By Sarah Taddeo, Rochester Democrat and Chronicle, on Oct. 18, 2018
While feminist sentiment was boiling over in other parts of the country during 1968, women’s rights activism in the western New York town of Seneca Falls — the crucible of the women’s rights movement in America — had drifted into relative complacency.
Mentions of local women’s rights trailblazers like Elizabeth Cady Stanton were rare, and the Wesleyan Chapel where the pivotal 1848 Seneca Falls Convention was held was a laundromat.
“There was only a tiny little sign out front…it was terrible,” said Shirley Hartley, 79, of Hernando, Florida, who at the time was a pregnant 29-year-old and who has just retired as a secretary at a local college. “And I thought, ‘That is ironic.’”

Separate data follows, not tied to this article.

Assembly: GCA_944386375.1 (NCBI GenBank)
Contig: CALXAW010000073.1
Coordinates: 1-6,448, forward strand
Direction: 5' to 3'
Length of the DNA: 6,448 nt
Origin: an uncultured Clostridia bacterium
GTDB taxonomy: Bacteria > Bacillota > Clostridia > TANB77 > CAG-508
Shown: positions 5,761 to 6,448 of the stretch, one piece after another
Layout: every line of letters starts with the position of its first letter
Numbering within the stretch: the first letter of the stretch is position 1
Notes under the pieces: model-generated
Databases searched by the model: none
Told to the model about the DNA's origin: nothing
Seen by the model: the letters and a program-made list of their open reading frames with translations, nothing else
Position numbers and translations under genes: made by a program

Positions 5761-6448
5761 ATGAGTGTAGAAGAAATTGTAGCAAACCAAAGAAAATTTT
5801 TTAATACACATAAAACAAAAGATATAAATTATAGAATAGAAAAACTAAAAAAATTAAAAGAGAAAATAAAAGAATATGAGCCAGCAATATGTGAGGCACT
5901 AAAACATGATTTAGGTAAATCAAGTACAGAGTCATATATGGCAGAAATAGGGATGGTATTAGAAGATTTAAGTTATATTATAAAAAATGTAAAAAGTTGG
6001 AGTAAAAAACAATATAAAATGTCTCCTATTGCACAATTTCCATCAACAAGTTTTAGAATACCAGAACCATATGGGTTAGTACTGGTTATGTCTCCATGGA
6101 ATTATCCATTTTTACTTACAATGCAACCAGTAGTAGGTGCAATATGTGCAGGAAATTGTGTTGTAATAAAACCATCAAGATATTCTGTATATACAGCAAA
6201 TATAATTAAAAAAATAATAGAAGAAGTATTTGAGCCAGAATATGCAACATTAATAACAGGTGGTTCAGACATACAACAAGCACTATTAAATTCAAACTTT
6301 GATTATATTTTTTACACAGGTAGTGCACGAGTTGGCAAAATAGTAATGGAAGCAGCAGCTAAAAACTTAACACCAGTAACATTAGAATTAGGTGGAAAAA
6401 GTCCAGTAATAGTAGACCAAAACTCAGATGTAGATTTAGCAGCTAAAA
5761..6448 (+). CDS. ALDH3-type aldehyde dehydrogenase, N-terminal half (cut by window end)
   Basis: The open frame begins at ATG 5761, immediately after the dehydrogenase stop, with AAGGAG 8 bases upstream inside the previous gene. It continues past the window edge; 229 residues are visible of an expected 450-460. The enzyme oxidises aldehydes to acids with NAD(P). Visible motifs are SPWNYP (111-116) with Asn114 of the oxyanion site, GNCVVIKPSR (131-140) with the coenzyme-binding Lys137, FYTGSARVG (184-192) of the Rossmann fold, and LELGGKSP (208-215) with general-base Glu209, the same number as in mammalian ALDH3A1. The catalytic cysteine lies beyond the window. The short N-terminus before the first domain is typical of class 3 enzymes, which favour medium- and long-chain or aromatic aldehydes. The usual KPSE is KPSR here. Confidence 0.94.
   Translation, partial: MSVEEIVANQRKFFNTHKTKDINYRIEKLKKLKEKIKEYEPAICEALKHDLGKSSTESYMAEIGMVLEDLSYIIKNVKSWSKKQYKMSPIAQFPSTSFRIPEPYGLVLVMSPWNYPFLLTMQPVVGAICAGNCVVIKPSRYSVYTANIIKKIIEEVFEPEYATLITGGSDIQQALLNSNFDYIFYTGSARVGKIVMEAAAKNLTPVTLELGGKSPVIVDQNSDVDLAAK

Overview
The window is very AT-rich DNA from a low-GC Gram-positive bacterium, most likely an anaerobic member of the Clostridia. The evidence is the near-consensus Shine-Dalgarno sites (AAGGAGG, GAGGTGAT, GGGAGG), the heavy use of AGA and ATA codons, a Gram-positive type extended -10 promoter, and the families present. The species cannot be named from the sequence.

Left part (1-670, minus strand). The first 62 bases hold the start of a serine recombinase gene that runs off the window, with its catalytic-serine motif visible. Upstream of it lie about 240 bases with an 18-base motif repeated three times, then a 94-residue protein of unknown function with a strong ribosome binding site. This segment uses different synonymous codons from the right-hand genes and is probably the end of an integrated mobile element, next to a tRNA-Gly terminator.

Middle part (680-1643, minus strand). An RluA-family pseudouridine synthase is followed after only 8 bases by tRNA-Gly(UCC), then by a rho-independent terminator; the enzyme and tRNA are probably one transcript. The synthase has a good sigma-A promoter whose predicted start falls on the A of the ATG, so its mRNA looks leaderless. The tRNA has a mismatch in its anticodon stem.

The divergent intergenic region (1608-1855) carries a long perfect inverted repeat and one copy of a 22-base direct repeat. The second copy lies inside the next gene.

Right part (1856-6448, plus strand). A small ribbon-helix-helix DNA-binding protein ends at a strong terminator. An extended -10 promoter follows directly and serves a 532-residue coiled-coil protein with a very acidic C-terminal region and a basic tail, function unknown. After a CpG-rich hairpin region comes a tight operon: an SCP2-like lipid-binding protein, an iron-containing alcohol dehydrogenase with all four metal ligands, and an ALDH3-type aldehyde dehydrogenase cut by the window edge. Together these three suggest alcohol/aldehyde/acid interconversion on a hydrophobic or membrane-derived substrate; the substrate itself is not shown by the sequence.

Mere months later, Hartley and others would become standard bearers for a less militant brand of feminism championed by local women who weren’t comfortable with the fiery dissent of the Women’s Liberation Movement on prominent public display.
That fall, Women’s Lib protesters burst into the American consciousness at the Miss America pageant in Atlantic City, burning bras and mops and cementing a critical cultural milestone into the nation’s history and popular culture.
Hartley and others weren’t necessarily looking for radical change — but they wanted to remember women who had advanced the fight for women’s rights in the years prior. And so the National Women’s Hall of Fame began to take shape.